Sport media ecology series 3: Social media’s new wave of audiences

Social media’s new wave of audiences

Moving on from last week’s blog on current vs past media in the sporting industry. In today’s blog we will be discussing new audiences, that the digital media transformations such as social media have allowed access to. 

Firstly, within the sport media ecology according to McQuail and Deuze (2020) the audience theory suggests that audiences can be defined by 5 different categories: 

  1. Place (local media)
  2. People (market segments such as Gen Z, female, male, other)
  3. Consumption type (social media, TV, Radio)
  4. Content (sport and type of sport)
  5. Time (primetime, commentary, post)

The term audience has become blurred, therefore highlighting the categories may help in better understanding.

Due to the introduction of social media platforms such as Instagram, Twitter, Facebook, TikTok and Youtube this brought in an influx of consumption. Fans can follow their favourite teams, athletes and clubs on these platforms to gain a deeper insight into their lives (Ráthonyi et al., 2018). For example, Cristiano Ronaldo has the most followers on instagram in the world at 520 million (Pledge Sports, 2017). Therefore, showing that there is a demand in behind the scenes and personal content related to certain sports people. 

Similarly, these are online audiences, whom are fans that have been connected through the process of globalisation (Rowe and Hutchins, 2014). This allows fans to consume sport content from across the globe, therefore audiences are going from being asked to tune-in at a certain time and location. To being always-on and having the ability to consume sport content from any mode of digital media whenever and wherever they want.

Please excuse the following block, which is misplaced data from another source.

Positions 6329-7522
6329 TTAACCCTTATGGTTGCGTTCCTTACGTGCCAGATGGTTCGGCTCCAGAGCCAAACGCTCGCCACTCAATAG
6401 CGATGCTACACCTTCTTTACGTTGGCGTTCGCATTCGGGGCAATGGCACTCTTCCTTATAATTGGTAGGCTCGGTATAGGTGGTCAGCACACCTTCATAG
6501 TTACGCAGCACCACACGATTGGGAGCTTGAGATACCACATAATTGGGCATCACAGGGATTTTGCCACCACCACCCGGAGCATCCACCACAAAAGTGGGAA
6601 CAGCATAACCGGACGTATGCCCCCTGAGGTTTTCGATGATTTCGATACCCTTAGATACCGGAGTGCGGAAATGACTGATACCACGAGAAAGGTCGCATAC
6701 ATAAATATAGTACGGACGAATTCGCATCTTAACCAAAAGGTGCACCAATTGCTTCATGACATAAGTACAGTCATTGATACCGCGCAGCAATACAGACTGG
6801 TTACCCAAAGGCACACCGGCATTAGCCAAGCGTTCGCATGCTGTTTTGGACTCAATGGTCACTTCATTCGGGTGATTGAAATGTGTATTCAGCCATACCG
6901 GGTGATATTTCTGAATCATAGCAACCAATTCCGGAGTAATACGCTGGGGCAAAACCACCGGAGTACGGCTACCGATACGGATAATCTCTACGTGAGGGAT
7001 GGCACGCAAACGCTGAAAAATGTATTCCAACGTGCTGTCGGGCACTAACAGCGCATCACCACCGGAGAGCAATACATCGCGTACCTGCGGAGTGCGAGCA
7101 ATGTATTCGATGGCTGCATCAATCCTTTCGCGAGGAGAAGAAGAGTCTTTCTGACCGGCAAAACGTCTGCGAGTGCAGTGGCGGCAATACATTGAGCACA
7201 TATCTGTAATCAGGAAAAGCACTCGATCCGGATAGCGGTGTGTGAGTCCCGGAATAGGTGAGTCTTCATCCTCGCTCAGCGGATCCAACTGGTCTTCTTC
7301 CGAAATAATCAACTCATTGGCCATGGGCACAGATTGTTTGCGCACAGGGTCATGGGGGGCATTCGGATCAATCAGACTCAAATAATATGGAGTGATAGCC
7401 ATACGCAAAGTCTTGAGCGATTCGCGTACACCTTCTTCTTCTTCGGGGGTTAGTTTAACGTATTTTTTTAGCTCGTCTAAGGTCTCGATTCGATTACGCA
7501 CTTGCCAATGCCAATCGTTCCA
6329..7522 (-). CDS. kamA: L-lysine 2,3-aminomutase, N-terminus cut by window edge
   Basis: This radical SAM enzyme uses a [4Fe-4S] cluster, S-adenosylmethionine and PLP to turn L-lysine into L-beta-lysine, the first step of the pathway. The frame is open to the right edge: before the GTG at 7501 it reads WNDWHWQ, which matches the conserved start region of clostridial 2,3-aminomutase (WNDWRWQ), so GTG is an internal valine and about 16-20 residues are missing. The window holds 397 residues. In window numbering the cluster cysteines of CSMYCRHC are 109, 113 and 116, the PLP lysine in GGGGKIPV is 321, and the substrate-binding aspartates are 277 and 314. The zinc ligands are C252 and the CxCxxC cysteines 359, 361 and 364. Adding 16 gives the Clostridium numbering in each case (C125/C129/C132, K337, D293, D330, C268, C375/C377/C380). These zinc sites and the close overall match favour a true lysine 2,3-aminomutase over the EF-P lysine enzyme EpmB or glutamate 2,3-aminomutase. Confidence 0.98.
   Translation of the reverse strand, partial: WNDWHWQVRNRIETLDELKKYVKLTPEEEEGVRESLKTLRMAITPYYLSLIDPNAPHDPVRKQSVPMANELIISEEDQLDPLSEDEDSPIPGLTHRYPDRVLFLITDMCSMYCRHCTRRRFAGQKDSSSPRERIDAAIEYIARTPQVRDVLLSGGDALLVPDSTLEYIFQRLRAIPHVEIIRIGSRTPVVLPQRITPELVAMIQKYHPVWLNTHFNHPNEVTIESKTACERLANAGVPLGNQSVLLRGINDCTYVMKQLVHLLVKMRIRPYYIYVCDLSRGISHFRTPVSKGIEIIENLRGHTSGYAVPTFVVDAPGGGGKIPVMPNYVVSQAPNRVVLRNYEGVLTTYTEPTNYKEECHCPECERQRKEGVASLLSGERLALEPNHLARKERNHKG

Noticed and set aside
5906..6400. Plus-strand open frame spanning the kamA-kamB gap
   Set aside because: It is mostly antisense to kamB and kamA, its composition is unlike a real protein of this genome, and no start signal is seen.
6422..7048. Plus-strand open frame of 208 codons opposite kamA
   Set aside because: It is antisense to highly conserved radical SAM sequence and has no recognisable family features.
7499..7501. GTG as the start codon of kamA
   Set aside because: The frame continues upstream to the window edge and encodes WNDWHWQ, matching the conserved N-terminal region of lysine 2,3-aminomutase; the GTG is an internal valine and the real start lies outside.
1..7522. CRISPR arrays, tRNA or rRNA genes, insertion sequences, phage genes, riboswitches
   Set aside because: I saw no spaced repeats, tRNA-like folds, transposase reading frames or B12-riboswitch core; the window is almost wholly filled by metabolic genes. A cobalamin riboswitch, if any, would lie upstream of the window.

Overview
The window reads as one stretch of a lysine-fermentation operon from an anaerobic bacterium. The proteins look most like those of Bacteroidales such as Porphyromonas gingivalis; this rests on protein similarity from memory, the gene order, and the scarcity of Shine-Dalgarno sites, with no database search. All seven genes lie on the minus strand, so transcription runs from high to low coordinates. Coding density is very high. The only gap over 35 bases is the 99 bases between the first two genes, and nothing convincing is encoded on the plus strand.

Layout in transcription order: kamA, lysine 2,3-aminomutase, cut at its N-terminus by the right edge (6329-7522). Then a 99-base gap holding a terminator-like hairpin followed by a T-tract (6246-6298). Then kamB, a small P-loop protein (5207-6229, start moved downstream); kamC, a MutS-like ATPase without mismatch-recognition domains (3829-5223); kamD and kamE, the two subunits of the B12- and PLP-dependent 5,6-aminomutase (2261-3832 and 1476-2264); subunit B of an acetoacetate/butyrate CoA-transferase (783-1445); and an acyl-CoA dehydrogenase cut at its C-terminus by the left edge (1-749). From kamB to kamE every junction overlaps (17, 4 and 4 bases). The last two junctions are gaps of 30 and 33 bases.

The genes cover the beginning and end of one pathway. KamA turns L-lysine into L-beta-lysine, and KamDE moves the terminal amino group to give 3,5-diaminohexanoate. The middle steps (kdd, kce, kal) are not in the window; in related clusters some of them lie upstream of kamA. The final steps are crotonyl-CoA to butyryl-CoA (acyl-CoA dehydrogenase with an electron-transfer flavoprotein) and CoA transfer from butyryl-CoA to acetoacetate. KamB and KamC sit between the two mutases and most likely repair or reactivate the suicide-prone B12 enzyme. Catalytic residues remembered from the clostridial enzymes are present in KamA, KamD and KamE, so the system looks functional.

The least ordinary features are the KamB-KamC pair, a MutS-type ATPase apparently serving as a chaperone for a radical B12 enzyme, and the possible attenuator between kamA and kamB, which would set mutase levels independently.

This concept of digital fans following their favourite athletes and teams has led to the influx of influencers. Similar to sport sponsorship, now there are online content creators who don’t have sport backgrounds promoting sport apparel and sports due to the number of following they retain online as a way of brands to connect with new audiences and attempt to influence and entice them to become new fans and/or consumers because they’ve been recommended to by popular influencers, they follow online like YouTuber Saffron Barker (Ráthonyi et al., 2018). Therefore, evidencing that digital media; social media has brought in new audiences, but now is reliant on sport content to entertain the millions of users and consumers that they have using their platforms.

Therefore, the questions is, are sport audiences even interested in sport anymore? Make sure to read next week’s blog where we will be discussing whether digital media has caused too much disruption. 

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